When it comes to WordPress.org, many pieces of functionality have to be left out before a theme can be approved. These elements will eventually have to be converted to plugins. Because of this, you rarely get everything you need from a free WordPress theme and either need to upgrade to the pro version of a theme or adopt a more complex platform away from WordPress.org repository.
What we learned from our Capture Theme
The team at Slocum Themes and Slocum Studio is no stranger to professional photography. We decided it was time to take what we knew about displaying photos and convey them on a WordPress theme.
Capture was born. It is a free theme that is still available, and we even expanded functionality to a pro version with full-screen gallery support and more! Images are displayed in a container that mimics a picture frame!
But then something interesting happened. We started getting thousands of downloads with mountains of requests to move and change elements.
“Remove the picture border!”
“How do I get rid of the full-screen display!”
People were not using our theme as an actual photography theme. Some were, but many just really liked the unique look of the theme and wanted to do something else with it. While it was a niche theme, it was being used for other purposes.
What we learned from our Modern Business Pro WordPress Theme
After the interesting reaction of Capture, we were hesitant to release a business theme. But then we had an epiphany.
We have hours upon hours of business website advice on YouTube.
We put out the MattReport, a podcast on starting businesses on the web using WordPress.
For years, our studio has brought attention to large and small businesses by creating compelling business websites with call-to-actions. Our expertise is in the area of business websites!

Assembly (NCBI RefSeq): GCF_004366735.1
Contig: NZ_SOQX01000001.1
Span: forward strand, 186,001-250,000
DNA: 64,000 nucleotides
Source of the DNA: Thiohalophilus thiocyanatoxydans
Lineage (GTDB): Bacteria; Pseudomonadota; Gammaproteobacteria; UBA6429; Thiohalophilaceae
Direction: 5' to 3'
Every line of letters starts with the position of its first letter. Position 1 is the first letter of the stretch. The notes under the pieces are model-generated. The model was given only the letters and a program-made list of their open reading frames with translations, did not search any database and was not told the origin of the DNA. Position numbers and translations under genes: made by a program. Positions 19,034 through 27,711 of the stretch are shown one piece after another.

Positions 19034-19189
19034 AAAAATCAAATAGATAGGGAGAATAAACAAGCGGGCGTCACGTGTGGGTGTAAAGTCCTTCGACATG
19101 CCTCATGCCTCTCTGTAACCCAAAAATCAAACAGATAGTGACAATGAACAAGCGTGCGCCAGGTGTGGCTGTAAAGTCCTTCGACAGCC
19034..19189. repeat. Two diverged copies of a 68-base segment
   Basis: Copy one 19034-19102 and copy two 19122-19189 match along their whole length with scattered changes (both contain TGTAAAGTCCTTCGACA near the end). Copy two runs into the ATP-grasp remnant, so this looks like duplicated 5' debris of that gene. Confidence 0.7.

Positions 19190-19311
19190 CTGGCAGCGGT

Modern Business Pro was born with all sorts of display options and call to actions to maximize the value the way we know how.
The reaction here is very different. With widget areas and call to actions that are specific to the needs of bringing attention to products and services, the theme is made to be the ultimate WordPress business theme. All elements of the site work for the business user, and the theme is being used as a business platform.
Niche Themes versus Inspirational Layouts
All of this being said, if you are looking for inspiration it is still totally okay to scour the WordPress.org repository. There might be a restaurant theme
Do you need advice on anything other niche themes that we may have left out here? Let us know in the comments below! Do us a favor and check out our WordPress themes, both niche and not niche.
1 thought on “How to find niche WordPress themes”
I’m glad to see this article. Matt had a point that generic themes marketed as niche themes (ie. stuffing a demo with church photos) have no particular advantage and should go away. But real niche themes do exist and serve a purpose. Themes are for presentation. Churches, restaurants, etc. need to present content in ways that most generic themes do not anticipate. As with any business, people having knowledge of a particular market can better serve their customers.